How did a seven-year-old boy walking through Colt Park in Hartford, Connecticut in 1933 become “the most studied individual in the history of neuroscience?”
That’s the story Esquire contributing editor Luke Dittrich tells in his new book Patient H.M.: A Story of Memory, Madness and Family Secrets. Henry Molaison, the titular patient, suffered lifelong brain damage after being hit by a bicycle in that park 83 years ago.
Molaison’s neurons ruptured as a result of the incident, and he became prone to epileptic seizures; he also couldn’t feel pain. Because of this, he was shuttled through doctors’ offices and mental institutions for decades.
In 1953, Henry (as he’s referred to in the book) began seeing Dr. William Beecher Scoville, a neurosurgeon and pioneer in the field of lobotomy. Dr. Scoville thought the procedure, in which the brain’s frontal lobe is suctioned out, would help Henry, so with his parents’ blessing he operated on the young man’s brain.
Dr. Scoville made one extra cut, however—he also removed Henry’s hippocampus so he was incapable of forming new memories.
This story has been repeated in neurology textbooks for decades, but Dittrich was able to dig deeper into the human side of it for one simple reason: Dr. Scoville was his grandfather.
“My grandfather’s work with H.M. was always part of family lore,” Dittrich told the Observer. “I would’ve been drawn to it even without the personal connection because it’s so compelling, but that made it irresistible.”
Dittrich believes his grandfather’s interest in lobotomy stemmed from a desire to help his own family—Scoville’s wife (Dittrich’s grandmother) developed mental illness n 1935 (soon after he began practicing) and was shuttled through institutions for the rest of her life.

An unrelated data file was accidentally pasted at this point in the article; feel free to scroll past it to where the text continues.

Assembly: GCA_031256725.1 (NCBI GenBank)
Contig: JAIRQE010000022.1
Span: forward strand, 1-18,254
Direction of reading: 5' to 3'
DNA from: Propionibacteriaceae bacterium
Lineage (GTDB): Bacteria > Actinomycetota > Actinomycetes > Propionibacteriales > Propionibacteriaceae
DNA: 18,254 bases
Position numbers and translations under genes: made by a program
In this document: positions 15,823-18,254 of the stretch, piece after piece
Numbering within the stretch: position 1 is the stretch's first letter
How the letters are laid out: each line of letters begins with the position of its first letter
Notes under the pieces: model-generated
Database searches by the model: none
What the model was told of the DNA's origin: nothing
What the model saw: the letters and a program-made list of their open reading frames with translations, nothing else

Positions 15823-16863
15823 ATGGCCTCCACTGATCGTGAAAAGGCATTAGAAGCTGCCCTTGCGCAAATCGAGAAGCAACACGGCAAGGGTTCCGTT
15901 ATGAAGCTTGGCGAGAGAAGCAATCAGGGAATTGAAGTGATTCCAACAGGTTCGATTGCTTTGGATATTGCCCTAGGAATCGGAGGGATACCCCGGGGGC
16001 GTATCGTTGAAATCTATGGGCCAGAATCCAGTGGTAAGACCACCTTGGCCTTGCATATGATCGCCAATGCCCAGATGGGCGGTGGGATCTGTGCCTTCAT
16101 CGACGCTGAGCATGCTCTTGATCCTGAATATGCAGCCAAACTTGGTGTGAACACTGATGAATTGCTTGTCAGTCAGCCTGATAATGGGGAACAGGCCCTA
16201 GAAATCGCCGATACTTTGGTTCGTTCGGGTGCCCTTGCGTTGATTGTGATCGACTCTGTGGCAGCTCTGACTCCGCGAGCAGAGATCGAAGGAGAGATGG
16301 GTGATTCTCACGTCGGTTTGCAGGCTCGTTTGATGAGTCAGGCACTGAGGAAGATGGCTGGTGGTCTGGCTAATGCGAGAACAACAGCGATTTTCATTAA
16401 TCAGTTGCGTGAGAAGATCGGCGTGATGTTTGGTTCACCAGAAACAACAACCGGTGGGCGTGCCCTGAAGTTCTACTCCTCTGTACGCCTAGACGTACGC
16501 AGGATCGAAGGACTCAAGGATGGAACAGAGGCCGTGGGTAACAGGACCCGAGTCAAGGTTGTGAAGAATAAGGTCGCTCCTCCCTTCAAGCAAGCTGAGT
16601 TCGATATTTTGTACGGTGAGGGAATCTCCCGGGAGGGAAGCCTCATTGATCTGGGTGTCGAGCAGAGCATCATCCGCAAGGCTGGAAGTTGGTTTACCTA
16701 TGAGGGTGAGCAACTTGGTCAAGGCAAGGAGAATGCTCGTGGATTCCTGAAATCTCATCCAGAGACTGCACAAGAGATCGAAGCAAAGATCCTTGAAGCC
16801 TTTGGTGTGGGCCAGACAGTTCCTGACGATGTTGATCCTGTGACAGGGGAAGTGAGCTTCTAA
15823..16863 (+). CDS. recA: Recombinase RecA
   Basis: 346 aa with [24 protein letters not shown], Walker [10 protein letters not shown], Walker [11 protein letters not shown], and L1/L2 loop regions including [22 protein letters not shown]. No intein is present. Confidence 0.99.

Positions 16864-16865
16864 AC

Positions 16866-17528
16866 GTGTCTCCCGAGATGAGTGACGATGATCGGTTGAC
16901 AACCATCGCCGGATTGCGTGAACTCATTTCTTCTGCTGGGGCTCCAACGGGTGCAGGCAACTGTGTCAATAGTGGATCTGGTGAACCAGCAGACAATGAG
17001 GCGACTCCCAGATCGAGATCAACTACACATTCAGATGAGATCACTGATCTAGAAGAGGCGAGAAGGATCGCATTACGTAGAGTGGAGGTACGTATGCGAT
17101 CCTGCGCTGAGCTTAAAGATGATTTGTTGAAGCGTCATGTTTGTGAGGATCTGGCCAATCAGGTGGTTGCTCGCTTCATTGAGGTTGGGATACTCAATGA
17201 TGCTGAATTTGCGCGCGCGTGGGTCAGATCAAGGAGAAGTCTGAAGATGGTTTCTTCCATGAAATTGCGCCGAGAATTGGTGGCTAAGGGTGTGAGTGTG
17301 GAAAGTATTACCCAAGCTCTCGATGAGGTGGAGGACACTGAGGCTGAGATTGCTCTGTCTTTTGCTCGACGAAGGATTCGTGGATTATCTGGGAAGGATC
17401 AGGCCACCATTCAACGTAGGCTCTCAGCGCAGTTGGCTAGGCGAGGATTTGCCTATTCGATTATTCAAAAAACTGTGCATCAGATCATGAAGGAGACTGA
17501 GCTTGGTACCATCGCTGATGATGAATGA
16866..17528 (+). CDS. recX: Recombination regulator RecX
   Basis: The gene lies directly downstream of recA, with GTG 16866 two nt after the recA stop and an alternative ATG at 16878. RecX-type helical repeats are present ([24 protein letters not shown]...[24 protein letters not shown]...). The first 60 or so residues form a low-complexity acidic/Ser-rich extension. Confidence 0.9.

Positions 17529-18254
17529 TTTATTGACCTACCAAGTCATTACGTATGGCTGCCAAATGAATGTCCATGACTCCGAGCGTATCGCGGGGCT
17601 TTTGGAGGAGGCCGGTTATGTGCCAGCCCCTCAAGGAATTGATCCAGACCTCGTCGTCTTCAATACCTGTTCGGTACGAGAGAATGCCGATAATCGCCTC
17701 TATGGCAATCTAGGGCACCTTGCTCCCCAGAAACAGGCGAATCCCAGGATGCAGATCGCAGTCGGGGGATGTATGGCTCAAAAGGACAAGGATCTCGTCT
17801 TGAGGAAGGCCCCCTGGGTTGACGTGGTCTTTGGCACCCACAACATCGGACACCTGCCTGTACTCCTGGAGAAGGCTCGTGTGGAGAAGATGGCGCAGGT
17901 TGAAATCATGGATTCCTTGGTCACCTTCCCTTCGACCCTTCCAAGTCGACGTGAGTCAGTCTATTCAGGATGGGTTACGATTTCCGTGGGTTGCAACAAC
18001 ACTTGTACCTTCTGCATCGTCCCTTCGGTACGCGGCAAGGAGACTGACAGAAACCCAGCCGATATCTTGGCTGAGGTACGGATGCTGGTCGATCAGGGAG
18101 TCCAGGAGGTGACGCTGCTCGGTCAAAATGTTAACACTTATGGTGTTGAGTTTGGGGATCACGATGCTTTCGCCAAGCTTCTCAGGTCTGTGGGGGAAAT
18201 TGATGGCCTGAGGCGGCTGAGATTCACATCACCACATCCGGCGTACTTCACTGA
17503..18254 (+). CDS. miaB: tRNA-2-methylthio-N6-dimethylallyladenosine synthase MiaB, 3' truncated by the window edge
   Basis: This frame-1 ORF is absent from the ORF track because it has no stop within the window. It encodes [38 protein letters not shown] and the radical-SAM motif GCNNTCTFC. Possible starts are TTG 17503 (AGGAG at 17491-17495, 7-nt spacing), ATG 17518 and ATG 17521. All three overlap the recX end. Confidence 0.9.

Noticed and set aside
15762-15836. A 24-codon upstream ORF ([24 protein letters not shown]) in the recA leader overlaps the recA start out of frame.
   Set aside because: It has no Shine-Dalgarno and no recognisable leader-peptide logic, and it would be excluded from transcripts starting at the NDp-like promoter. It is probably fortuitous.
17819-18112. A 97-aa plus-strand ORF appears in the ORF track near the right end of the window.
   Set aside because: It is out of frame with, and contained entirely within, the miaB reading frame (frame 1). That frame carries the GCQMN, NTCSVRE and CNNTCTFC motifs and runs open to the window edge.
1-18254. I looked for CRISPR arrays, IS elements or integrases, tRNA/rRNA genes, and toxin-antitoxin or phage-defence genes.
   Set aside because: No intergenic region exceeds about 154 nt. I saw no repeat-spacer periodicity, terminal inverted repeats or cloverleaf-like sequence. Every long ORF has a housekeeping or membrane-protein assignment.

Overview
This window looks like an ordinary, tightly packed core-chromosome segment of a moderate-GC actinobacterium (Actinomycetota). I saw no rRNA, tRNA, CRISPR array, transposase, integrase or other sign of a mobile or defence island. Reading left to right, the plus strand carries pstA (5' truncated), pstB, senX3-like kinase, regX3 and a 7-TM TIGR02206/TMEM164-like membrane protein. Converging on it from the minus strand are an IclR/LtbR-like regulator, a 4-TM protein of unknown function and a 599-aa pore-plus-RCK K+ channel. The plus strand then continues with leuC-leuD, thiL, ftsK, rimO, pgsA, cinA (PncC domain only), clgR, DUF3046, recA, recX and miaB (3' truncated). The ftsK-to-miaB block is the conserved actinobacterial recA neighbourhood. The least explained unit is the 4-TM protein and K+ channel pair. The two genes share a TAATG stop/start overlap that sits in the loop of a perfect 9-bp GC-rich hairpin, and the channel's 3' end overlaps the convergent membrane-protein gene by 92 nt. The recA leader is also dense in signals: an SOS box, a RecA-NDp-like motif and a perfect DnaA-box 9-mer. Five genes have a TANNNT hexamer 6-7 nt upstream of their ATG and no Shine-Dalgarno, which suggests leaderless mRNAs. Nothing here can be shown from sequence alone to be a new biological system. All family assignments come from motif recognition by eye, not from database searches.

“He hoped to one day be able to cure her,” Dittrich said. “His work in lobotomy was inspired by that.”
Dittrich also writes that his grandfather “did exactly what he wanted” when he made those deep cuts to Henry’s brain.
“He had mixed motivations,” he elaborated. “He genuinely hoped that he was going to be able to treat, if not cure, Henry’s epilepsy. At the time he was also trying to illuminate what the function of these structures were, so Henry was useful in an experimental sense because the effects were going to be more readily apparent in him.”
Henry worked with many other doctors over the course of his life, including Dr. Brenda Milner, a neuropsychologist who studied Henry for three decades (and is still doing research at the age of 98) and Dr. Suzanne Corkin, a psychologist at the Massachusetts Institute of Technology who collaborated with him for over 50 years (she died in May).